Modernising underwriting: the innovation partner view


The two constants in our world are change and legacy. Carriers have been on the back foot and are now realising the impact of unforeseen changes and under-investments in underwriting modernisation, as their loss ratios hit the high notes—and younger underwriters hit the road. 

As a mid-market carrier, how do you come back from this? Where do you start? How can you take industry best practices and adapt quickly, while keeping your “secret sauce”? 

In this Underwriting Innovation USA session on November 9, 2021, Jim McKenney, chief strategy officer and products business head of Intellect SEEC, will discuss some of the themes he is seeing first-hand among carriers who are technologically and culturally savvy—and those that may need some help. 

McKenney spoke to Intelligent Insurer ahead of the event.

What are the defining characteristics of a ‘savvy carrier’?

The scale of the organisation allows you to differentiate investments. The top five or 10 establishments have been out in front for some time because they have more scale and therefore the ability to invest or put forward whole teams of data scientists. 

Super-regionals and mid-sized insurers can’t invest at the same level. 

On the personal lines side, there has been consolidation in the top half, creating those sizeable organisations. In commercial lines, the industry has been much slower to consolidate and, with modernisation happening at the pace it is, there is a risk they can’t keep up in the arms race. 

What tactics can smaller companies use to put themselves on a more even footing? 

The super-regionals and mid-sized insurers have done well, nevertheless. Their relationships are deep and that is a key facet of the business which mustn’t be lost. But when it comes to technology, innovation and modernising, mid-sized businesses tend to buy rather than build, because of the scale challenge. 

Having spent nearly two decades on the carrier side, involved in building many systems, I’ve seen both sides of the coin. It’s good to buy when you need a tool that isn’t directly responsible for your competitive advantage and differentiation—for example, if it’s an efficiency play. 

But when it comes to building, smart carriers start with something that will become their “secret sauce” rather than deal with efficiency.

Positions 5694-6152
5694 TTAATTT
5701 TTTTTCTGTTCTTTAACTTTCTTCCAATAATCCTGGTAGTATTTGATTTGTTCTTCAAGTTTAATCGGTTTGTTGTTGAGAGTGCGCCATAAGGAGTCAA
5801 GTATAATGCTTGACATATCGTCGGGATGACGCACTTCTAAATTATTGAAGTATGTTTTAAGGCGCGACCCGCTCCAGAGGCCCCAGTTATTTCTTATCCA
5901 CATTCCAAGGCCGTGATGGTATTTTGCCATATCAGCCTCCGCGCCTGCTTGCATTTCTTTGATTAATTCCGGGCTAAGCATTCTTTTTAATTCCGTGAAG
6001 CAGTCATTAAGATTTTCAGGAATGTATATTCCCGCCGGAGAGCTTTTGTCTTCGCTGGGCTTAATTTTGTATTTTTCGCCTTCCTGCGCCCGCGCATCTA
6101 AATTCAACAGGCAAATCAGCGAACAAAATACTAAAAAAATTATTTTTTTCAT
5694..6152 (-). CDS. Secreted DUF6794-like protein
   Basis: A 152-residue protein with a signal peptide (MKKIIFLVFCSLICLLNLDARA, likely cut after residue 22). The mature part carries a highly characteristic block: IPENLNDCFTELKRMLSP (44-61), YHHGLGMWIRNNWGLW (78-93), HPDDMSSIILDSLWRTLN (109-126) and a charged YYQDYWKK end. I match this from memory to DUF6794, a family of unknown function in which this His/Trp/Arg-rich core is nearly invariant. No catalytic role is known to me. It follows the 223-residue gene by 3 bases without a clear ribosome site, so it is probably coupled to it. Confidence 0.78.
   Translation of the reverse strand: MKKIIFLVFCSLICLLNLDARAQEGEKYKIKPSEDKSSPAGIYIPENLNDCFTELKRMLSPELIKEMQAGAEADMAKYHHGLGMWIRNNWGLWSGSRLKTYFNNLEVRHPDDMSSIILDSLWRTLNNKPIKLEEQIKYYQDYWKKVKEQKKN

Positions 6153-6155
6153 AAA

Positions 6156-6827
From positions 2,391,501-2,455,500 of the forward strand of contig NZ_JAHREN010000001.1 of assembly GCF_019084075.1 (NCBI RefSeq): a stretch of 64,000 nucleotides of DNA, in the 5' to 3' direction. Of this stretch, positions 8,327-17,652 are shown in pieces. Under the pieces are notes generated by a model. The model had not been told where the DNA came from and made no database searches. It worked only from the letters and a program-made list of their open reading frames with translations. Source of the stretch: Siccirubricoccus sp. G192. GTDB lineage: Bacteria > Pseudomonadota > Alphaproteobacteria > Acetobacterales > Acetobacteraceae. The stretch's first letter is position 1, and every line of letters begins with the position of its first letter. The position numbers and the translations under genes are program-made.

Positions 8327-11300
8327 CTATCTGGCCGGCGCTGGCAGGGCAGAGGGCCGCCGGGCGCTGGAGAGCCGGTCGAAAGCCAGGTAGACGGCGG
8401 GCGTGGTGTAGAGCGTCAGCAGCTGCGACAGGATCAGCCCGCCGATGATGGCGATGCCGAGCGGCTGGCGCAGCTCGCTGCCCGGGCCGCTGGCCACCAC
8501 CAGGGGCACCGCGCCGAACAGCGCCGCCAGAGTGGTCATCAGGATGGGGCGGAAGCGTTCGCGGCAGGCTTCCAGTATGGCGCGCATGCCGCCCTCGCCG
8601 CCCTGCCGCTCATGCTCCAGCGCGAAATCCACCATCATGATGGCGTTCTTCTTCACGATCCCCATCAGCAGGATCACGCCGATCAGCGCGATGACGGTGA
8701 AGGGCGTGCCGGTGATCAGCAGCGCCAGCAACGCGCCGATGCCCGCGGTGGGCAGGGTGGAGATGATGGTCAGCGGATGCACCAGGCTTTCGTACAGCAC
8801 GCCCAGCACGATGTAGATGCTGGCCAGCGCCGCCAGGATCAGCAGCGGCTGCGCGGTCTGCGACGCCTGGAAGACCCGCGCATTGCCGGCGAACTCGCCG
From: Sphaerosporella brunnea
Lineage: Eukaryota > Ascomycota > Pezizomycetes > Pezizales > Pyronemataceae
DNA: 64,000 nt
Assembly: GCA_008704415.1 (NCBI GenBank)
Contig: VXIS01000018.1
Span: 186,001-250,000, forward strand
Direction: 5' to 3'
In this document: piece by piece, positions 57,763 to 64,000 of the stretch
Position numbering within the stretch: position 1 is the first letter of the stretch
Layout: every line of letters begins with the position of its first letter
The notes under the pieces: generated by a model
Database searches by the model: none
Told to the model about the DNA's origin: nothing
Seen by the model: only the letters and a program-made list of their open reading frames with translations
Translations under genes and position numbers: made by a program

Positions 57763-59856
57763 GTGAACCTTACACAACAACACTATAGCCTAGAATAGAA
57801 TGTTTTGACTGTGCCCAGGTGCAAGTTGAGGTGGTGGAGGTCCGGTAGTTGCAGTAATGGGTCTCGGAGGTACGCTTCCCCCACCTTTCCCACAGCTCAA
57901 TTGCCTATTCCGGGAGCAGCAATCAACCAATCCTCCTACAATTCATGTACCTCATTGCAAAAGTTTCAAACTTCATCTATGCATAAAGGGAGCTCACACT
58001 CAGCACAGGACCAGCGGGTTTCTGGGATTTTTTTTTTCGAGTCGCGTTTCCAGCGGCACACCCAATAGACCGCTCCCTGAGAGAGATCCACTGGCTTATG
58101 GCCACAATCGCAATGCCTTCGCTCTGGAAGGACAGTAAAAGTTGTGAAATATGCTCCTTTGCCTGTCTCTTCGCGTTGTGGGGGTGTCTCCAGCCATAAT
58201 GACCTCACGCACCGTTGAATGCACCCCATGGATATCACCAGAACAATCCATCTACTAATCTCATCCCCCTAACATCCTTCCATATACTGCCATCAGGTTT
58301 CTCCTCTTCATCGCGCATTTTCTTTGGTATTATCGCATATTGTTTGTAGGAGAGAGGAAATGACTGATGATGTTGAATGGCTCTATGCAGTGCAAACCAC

“The baseline is that our industry is quite archaic in its way of doing business.” Jim McKenney, Intellect SEEC

If carriers buy in, what can vendors bring to the table?

A lot of vendors are totally focused on point solutions. That gives them the ability to refine that solution over time. Whether it’s about ingesting or managing data through a submission, a lot of vendors have refined the solution. That’s a great place to buy rather than build. 

Eventually, those vendors who put the greatest volume of transactions through their solutions will have the best shot at self-learning and therefore will be able to create artificial intelligence (AI) solutions that improve the fastest. But it’s essential that whichever point solution expert you choose, their domain expertise is focused on insurance. 

Intellect SEEC has a sister company that is focused on banking but, by being very intent on the insurance industry, it allows us to improve, refine and understand our clients’ businesses. 

With so many ways to improve underwriting, how do lagging carriers prioritise? 

I come from an agile technology environment, where delivery is all about minimum viable product and quick wins. If you break things down into bite-sized segments, you get an immediate return and build the momentum you need to move forward. 

It’s all about figuring out how to implement quickly. Design thinking should be front and centre when it comes to informing decisions. Who and what are you solving for? There are different ways to break the problem down, but bite-size is the way. 

What does it mean to modernise underwriting? 

The baseline is that our industry is quite archaic in its way of doing business. Our perception of it differs greatly when our consumer hat is on. There are a lot of manual processes involving the touching and manipulating of information, and there’s a lot of non-value-added activity in those processes. 

When you bring modernisation to an inefficient organisation, rather than simply tweaking around the edges you have to rethink your operating model a little bit. Back-office roles would typically tee-up information, hand it to an assistant and then on to the underwriter. When you bring in AI, it causes you to rethink roles, with assistants moving quickly to become junior underwriters. It can become quite exciting for certain roles. 

There’s a potential crisis of talent coming into our industry. Future underwriters will refuse to work in the insurance environment as it stands. How we underwrite today, compared to our personal experiences in retail, for example, are two very different things. 

If you don’t have a process that is as easy for your employees as the actions they take in their personal lives, you’re going to be adversely selected as an employer brand—let alone an insurance brand. 

The good news is that we’re catching up. We may not be Silicon Valley, but I’m happy to see significant change. 


Jim McKenney, chief strategy officer and products business head of Intellect SEEC, will lend two decades’ worth of experience to the challenges facing the underwriting community at Underwriting Innovation USA on November 9, 2021, at 3:10pm EST.


This is the biggest online event tailored specifically to underwriting—don’t miss out. Register now!

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